Eventually, other factors came in. When coastal villages evolved into bustling ports, trade came and influenced how we ate. Initially, we got to sample food from other towns. Then we got to try food from other provinces as transport improved. When large trading ships came, we got to sample foreign dishes and ingredients. This gradual expansion of how people traveled and where and how far they reached changed how we ate little by little. This is why Filipino cuisine is such a varied mix of Chinese, Spanish, Mexican and Malay with some Polynesian thrown into the mix.

As an archipelago that has had foreign trade for centuries, we have developed a cuisine that is uniquely ours, similar but still very different from our Asian, even Asean neighbors.

How do I see Filipino food and what is our food culture?

As someone who works in the food industry, I get to dine and travel with food as the central theme. While we (yes, myself included) always have a tendency to look abroad for inspiration or as a way to measure ourselves against, I can now see a positive shift in how we cook and dine. Sure, there are still foreign franchises, copycat concepts and knock-off restaurants of trending food and food establishments from the US, Europe, and Asia peppering our malls. But if you look beyond the confines of the metropolis, you’ll see that traditional food is being elevated in the countryside.

You can now hear about words like heirloom, heritage and elevated traditional cuisine where only a decade ago you’d only hear lutong bahay or turo-turo style when describing Filipino cuisine. This rediscovery of traditional ingredients, the interest in how people cooked and ate fifty years, a hundred years ago is something that is happening all over the country. True, it may not be happening nearly enough and hasn’t reached the mainstream just yet, but even if you look at chefs and restaurants in Manila, you will see popular chefs and restaurants that serve updated regional Filipino fare.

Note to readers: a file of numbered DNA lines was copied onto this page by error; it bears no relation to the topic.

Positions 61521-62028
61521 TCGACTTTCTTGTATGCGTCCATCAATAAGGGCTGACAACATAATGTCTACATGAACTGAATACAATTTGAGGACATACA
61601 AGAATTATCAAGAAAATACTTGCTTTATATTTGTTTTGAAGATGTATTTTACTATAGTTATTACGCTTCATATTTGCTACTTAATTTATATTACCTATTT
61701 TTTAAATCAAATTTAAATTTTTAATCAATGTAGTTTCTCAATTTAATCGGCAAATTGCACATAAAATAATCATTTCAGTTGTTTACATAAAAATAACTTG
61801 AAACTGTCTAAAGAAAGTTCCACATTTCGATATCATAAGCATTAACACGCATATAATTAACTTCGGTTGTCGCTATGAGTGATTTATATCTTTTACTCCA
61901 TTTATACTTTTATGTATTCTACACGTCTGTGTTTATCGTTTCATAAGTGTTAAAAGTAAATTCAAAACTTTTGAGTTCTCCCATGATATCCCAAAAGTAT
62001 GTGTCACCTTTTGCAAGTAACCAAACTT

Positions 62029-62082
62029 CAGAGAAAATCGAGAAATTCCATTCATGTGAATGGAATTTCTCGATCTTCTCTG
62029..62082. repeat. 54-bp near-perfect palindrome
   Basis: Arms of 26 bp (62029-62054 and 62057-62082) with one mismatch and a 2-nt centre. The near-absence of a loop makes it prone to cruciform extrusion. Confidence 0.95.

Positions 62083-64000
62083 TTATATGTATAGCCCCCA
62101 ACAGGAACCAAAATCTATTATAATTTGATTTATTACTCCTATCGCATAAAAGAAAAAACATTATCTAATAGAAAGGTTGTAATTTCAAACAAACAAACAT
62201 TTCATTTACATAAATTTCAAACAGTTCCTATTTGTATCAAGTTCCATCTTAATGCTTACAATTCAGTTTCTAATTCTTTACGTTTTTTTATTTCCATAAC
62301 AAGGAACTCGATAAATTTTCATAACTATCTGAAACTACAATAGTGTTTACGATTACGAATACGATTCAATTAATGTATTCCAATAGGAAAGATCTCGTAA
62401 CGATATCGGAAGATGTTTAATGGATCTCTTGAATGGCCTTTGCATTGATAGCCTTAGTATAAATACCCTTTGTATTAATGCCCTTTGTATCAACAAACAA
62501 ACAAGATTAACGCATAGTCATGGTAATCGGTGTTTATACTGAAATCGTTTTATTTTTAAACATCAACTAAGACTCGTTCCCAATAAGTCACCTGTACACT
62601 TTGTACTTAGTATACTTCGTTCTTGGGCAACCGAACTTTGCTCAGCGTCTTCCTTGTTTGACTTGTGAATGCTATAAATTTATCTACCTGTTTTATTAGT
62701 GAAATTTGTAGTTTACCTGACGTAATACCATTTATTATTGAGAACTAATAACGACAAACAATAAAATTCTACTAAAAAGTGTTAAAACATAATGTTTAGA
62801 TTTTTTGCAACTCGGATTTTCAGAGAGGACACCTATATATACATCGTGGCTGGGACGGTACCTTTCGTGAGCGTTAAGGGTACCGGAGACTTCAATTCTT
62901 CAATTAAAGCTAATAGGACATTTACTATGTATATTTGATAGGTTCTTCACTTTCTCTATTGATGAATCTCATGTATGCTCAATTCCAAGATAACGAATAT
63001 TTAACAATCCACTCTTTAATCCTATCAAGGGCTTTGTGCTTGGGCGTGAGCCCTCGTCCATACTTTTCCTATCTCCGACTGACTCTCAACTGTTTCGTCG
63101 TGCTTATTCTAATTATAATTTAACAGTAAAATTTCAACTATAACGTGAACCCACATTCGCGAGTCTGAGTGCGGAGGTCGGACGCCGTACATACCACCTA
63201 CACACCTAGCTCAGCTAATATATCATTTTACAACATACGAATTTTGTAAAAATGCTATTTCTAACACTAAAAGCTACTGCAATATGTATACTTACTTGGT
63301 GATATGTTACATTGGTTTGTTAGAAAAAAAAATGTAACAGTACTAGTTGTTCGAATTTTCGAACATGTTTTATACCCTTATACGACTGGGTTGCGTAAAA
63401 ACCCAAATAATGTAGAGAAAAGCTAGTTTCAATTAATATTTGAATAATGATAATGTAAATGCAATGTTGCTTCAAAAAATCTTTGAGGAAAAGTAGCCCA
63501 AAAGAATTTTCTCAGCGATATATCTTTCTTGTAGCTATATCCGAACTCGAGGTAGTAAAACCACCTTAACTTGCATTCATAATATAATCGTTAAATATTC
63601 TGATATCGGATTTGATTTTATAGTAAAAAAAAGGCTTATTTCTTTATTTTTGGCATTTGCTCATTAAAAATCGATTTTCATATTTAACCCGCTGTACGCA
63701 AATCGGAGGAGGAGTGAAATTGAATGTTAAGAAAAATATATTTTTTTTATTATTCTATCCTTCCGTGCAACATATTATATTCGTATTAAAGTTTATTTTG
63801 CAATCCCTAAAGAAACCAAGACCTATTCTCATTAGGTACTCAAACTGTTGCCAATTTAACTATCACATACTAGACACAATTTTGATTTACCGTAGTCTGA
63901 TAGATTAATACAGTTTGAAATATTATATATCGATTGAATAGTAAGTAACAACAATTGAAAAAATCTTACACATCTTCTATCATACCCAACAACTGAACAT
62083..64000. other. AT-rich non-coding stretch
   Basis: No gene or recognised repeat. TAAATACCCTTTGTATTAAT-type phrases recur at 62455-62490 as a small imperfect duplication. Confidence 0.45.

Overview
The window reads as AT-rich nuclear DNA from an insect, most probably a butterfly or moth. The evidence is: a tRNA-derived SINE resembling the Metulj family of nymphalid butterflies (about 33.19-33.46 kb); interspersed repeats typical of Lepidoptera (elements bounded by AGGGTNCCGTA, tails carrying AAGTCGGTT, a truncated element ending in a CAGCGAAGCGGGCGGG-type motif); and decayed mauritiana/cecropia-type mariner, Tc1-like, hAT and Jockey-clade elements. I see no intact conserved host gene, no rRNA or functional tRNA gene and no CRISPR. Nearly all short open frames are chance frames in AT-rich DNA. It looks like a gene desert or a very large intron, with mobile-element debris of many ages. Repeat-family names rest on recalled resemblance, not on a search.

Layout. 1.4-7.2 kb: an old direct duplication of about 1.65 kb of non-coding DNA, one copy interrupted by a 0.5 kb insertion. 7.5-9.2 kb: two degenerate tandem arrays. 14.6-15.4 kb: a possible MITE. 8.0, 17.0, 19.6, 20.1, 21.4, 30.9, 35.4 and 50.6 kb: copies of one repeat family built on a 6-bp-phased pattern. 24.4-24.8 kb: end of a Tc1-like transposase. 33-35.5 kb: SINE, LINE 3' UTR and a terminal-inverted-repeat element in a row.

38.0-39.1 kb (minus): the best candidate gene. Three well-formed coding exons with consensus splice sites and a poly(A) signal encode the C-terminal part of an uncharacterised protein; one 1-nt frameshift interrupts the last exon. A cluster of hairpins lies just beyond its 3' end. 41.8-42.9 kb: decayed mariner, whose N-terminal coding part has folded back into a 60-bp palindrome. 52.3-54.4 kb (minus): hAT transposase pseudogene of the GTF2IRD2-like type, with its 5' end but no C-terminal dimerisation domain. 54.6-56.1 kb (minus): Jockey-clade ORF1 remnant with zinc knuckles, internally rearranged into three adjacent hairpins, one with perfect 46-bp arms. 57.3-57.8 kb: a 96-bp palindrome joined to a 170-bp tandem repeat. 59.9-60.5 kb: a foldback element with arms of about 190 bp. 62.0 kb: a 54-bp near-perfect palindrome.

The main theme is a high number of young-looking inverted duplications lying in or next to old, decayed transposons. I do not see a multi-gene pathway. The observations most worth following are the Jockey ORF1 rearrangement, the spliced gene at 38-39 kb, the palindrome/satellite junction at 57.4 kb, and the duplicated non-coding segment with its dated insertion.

These same restaurants and chefs are also the same ones who scour the provinces for ingredients. They also meet and encourage farmers and traditional food purveyors to improve their craft and goods. Eventually, this interest in local and traditional will become the trend and then become the norm and will reach the everyday Filipino.

I am looking forward to a time when, like the Italians or the French or even the British, we’d have market days every week in every town where fresh local produce is sold and bought. We’ll have venues where small farmers and small food producers are given the opportunity to make a decent living by selling directly to home cooks.

This is how it used to be. This is how it is in most of Europe. Honestly, if we weren’t so enamored with our American kuyas’ culture, we might get there a lot sooner.


Eating fresh, local and traditional shouldn’t be a trend as it is the most logical, economical and eco-friendly way of eating. It is how we SHOULD eat.


This is my take, my hope and how I see Filipino food today and hopefully in the near future. Eating fresh, local and traditional shouldn’t be a trend as it is the most logical, economical and eco-friendly way of eating. It is how we SHOULD eat. We can always try the imported, the trending and the new, but for most meals, for our day to day cooking and eating, we should cook and eat how we used to.

We should eat local.